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Promising mackerel season, but uncertain outlook for 2019

14/01/2019

In Iceland the autumn mackerel season was off to a promising start. However, the outlook for 2019 may not be that good. Several herring fisheries are looking uncertain, and catches may be reduced next year, with prices rising.

Mackerel

The mackerel population in the North Atlantic has increased sharply in recent decades. The population is estimated to have reached at least 57 billion individuals, more than six times a previous estimate by the International Council for the Exploration of the Sea (ICES). The abundance of mackerel is becoming problematic for other species, though. In the area around Scotland, observers are concerned about the future for wild salmon, as large shoals of mackerel are outcompeting young salmon for food. 

ICES seems to contradict this statement, as in late September, ICES advised a catch of no more than 318 403 tonnes, which represented a 42 percent reduction from the recommended limit for 2018. However, fishing nations have not announced any quotas by mid-October. The stock index for mackerel in the Norwegian Sea was down 40 percent in biomass and 30 percent in total number of individuals. Norwegian Sildelaget (the pelagic sales organization) expects quotas for next year to be dramatically reduced. Landings in 2018 are expected to fall by about 200 000 tonnes compared to 2017.

Icelandic fishers reported in late July that the mackerel season looked promising this year. The mackerel arrived in Icelandic waters a little later than usual, and the season started a bit slow, but it picked up later, despite the lower than usual sea temperatures. In Icelandic waters mackerel catches were strong in September. According to Icelandic processors the mackerel is of good quality with an average weight of 450–470 g. In Norway, the beginning of the mackerel fishery in mid-September was off to a slow start. Norwegian and foreign vessels fishing in Norwegian waters reported small catches.

In 2017, the Nigerian government introduced imports restrictions to boost local fish production, after assessing that imports of mackerel, sardinella, hake, croaker and herring were increasing rapidly. Nigeria has been importing more mackerel than before the import restrictions were introduced in 2017, with estimated imports reaching over 700 000 tonnes per year. Demand for fish in Nigeria is estimated to be around 3.2 million tonnes per year, with a domestic production of about 1.1 million tonnes and a deficit of 2.1 million tonnes that has to be imported to satisfy demand.

Herring

The Norwegian herring fishery neared the end of the season in mid-September, with relatively good catches and an average weight of about 210–215 g per fish. Foreign vessels in Norwegian waters approached the end of their quotas. Norwegian vessels started to prepare for mackerel fishing. As of mid-September around 75 percent of the Norwegian herring quota was caught, totalling 134 000 tonnes.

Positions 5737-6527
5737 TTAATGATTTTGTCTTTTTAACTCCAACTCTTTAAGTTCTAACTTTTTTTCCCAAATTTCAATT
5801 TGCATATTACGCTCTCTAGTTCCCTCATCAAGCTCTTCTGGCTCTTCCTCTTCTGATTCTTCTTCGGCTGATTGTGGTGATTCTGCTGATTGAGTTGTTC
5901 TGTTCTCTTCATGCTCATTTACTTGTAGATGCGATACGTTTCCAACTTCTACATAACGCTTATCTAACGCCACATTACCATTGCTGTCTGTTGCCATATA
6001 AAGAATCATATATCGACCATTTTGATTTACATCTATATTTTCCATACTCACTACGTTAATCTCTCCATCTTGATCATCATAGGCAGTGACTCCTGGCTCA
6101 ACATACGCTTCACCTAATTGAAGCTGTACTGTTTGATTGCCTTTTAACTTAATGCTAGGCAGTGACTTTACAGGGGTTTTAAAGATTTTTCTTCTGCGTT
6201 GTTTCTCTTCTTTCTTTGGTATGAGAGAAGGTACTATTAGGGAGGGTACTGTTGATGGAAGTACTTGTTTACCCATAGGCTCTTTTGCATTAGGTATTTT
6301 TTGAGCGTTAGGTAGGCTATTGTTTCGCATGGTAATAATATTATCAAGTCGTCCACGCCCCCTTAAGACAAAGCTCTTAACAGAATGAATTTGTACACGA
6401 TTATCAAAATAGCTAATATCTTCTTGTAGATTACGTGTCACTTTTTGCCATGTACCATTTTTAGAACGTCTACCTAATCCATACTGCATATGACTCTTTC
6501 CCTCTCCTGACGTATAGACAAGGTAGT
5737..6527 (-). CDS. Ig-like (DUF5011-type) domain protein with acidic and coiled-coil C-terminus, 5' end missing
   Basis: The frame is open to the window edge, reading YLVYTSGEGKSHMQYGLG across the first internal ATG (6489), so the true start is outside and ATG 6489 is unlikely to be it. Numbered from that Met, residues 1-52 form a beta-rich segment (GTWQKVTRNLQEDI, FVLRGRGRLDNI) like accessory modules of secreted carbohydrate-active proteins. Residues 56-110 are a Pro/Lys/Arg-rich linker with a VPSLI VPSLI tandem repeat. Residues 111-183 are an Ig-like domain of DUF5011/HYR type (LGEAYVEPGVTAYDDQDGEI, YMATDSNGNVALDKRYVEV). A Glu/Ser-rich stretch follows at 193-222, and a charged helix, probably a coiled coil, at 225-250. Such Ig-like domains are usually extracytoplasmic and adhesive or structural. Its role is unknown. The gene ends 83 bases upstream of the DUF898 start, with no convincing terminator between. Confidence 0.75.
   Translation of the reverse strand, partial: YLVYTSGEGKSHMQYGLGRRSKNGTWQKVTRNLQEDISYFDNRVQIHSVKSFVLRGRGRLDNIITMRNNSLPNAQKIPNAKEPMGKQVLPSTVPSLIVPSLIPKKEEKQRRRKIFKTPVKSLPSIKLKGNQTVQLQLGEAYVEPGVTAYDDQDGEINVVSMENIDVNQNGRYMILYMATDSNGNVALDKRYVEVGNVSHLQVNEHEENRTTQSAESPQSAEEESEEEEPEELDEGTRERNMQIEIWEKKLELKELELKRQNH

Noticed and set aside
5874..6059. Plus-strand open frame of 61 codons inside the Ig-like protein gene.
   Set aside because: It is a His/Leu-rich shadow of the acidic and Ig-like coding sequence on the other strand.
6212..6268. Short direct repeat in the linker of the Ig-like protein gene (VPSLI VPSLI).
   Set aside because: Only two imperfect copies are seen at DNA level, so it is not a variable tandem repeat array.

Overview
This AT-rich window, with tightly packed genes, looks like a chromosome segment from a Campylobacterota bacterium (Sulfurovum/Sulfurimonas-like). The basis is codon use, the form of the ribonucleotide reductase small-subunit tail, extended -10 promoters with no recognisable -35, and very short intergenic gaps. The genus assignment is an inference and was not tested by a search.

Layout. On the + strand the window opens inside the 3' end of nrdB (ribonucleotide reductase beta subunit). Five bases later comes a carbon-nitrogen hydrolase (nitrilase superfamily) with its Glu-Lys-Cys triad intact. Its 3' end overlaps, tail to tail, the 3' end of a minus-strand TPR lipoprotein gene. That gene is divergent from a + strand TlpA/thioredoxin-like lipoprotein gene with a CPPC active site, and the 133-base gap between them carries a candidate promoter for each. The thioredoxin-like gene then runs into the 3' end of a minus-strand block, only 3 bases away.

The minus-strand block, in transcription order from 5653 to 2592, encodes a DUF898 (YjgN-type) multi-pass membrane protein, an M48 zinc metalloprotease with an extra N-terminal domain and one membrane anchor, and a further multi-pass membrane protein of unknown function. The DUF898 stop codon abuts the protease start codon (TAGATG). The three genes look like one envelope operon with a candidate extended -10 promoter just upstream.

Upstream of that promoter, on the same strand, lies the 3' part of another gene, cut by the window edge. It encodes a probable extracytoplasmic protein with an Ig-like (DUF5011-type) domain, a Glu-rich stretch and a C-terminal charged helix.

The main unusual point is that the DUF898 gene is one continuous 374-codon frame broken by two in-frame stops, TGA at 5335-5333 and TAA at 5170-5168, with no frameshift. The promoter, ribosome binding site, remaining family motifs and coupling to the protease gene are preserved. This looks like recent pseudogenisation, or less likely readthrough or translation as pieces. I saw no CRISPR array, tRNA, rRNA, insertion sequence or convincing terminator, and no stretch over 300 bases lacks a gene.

In New England, herring catch has been declining since 2013, and it’s set to decline further in 2018 and 2019. In August, the National Oceanic and Atmospheric Administration (NOAA) cut the New England herring quota to 110 million pounds (49 895 tonnes), severely below the original 240 million pounds (108 862 tonnes) set at the beginning of the year. The purpose for this massive cut in the quota was to reduce the probability of overfishing in 2018, and to give the resource a chance to recover in 2019–2021. NOAA has stated that further reductions will be necessary. In the face of this development, the New England Fisheries Management Council (NEFMC) decided on 25 September to introduce new management rules for the herring fishery.

Recent assessments of this fishery have concluded that the resource could be on the brink of a collapse and drastic measures are needed to save it. NEFMC introduced the allowable biological catch (ABC) control rule as a guiding principle to set the quotas. By introducing this rule, the total allowable catch (TAC) for Atlantic herring in New England should be reduced from 49 895 tonnes to 21 266 tonnes in 2019. Each year, the ABC can be different and should be set on the basis of the most recent herring stock assessment and short-term projections for the stock. Herring and lobster fishers are strongly protesting. Most of the catch is used as bait in the lobster industry, and such a cut would have a dire effect on the bait availability. Herring fishers claim that such cuts would make it impossible for them to make a living from this fishery.